If you are American, you are legally allowed to stay for up to 90 days in the Schengen zone to quench your wanderlust before considering a big move. For Europeans, moving within the EU is relatively uncomplicated, but for another Wherebyrd escaping the European winter was worth a move to the other side of the world.

  • "After living in Sweden for a few years, I decided to write my thesis in Indonesia while working remotely. There is currently no Indonesian visa that is a perfect fit for a ‘digital nomad,’ but if you are currently looking into relocating to Bali, be a little patient. The Indonesian government wants to make it attractive for remote workers to be based here for a few months and is just drafting a new visa."

a European Wherebyrd living in Indonesia.

There are quite a few options for a legal extended stay:

  • Visa on arrival (60 days) - enabling you to extend for a maximum of 2 months. After two months you need to leave the country. A lot of expats use this option to fly to Kuala Lumpur or Singapore for 1-2 nights and re-enter Bali afterward.
  • Social visa (6 months) - is a visa that allows you to remain 6 months in the country with a single entry. (Meaning you can travel in Indonesia, but once you leave the country, your visa won't be valid anymore.)
  • Business visa (usually one year) - allows you to evaluate whether you want to set up a business; however, it doesn't allow you to earn money within Indonesia. With this visa, you also need to go on a visa run every 60 days.
  • Kitas (usually 1 year) - legally enables you to set up a business in Indonesia and earn money in the country. You don't need to leave for visa runs and will be given basic health insurance and a bank account.

As more governments open up new options for remote workers, there will be more and more opportunities for you to experience the lifestyle of different places in the world. When one decides to relocate to another country it is important to embrace the culture and the people there. Out of respect, learning their language is a great way to make new friends and learn about how other cultures do things their way.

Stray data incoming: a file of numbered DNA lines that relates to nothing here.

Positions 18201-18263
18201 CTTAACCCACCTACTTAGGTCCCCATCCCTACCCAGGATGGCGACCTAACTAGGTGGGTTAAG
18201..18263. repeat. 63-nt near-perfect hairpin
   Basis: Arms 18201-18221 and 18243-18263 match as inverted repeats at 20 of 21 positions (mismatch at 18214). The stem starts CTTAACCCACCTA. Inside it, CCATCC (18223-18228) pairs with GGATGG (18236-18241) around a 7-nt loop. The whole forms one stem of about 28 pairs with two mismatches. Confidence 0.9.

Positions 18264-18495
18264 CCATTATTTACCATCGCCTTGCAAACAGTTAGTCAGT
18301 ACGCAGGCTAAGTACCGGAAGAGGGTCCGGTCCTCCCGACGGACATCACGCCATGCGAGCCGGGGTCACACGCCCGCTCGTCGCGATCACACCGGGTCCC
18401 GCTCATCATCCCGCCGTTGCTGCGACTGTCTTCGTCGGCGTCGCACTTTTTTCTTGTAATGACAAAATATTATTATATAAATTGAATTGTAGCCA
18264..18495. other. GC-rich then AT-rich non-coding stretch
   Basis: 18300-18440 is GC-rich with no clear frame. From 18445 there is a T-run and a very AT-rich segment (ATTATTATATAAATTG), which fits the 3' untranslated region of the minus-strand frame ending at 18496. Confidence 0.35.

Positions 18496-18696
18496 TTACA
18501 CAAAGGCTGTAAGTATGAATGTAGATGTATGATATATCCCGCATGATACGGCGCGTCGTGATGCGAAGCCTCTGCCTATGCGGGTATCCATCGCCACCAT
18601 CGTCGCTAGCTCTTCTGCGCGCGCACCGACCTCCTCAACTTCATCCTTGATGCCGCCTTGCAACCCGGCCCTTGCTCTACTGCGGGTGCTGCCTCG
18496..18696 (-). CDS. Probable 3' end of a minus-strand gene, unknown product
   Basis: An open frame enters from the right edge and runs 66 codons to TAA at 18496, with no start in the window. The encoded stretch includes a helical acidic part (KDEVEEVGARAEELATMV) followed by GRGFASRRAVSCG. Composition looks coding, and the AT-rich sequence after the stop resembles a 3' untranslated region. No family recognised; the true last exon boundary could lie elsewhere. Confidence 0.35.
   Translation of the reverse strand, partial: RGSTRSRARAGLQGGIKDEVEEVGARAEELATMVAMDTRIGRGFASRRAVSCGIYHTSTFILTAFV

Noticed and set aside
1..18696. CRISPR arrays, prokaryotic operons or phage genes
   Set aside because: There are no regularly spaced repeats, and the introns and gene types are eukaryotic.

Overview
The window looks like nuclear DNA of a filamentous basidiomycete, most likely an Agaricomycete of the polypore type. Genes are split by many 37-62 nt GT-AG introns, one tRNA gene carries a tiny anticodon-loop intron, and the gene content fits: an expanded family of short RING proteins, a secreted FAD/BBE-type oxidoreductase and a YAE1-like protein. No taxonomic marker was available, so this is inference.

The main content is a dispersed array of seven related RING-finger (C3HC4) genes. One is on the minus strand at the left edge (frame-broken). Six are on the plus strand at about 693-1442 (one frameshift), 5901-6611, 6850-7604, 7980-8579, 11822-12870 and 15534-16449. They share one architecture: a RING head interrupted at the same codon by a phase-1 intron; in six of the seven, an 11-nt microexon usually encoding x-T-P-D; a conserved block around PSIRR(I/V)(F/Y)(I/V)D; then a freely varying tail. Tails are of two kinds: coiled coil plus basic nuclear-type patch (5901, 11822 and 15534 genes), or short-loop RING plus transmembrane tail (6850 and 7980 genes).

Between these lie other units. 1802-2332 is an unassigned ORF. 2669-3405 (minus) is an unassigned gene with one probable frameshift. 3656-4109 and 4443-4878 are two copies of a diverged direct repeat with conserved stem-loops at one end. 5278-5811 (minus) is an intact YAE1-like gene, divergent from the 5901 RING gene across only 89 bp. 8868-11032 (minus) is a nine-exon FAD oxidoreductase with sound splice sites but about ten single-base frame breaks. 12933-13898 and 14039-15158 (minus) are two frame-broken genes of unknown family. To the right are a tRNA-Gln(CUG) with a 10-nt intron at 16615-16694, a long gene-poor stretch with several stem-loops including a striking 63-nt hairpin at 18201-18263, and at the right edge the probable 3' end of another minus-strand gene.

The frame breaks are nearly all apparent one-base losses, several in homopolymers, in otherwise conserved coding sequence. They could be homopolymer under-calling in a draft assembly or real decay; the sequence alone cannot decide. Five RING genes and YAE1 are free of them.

Relocating can be an isolating experience if you don’t plan ahead and push yourself out of your comfort zone. Joining a remote company before you leave your home can be a great way to mentally keep a sense of routine and create friendships before the big move.

-----------------

Whereby has grown to 80+ employees, living and thriving in 30+ countries around the world - and we’re hiring. Although our methodology is “borderless”, we’re still bound by the legalities of the world, so for now, we do not sponsor or obtain visas or right to work for employees unless it is required for business, privacy, or security purposes.

If you have the legal right to work in the United Kingdom, USA, or Norway you can enter employment with us and receive all of the statutory benefits those countries have to offer. If you have the right to work in a country offered by Oyster or Remote.com (Employment of Record businesses) and you’d like to be employed, read more about how we approach contracts, visas and right to work on our open handbook.

*Please verify with the official site for the latest information for requirements and details based upon your passport/nationality.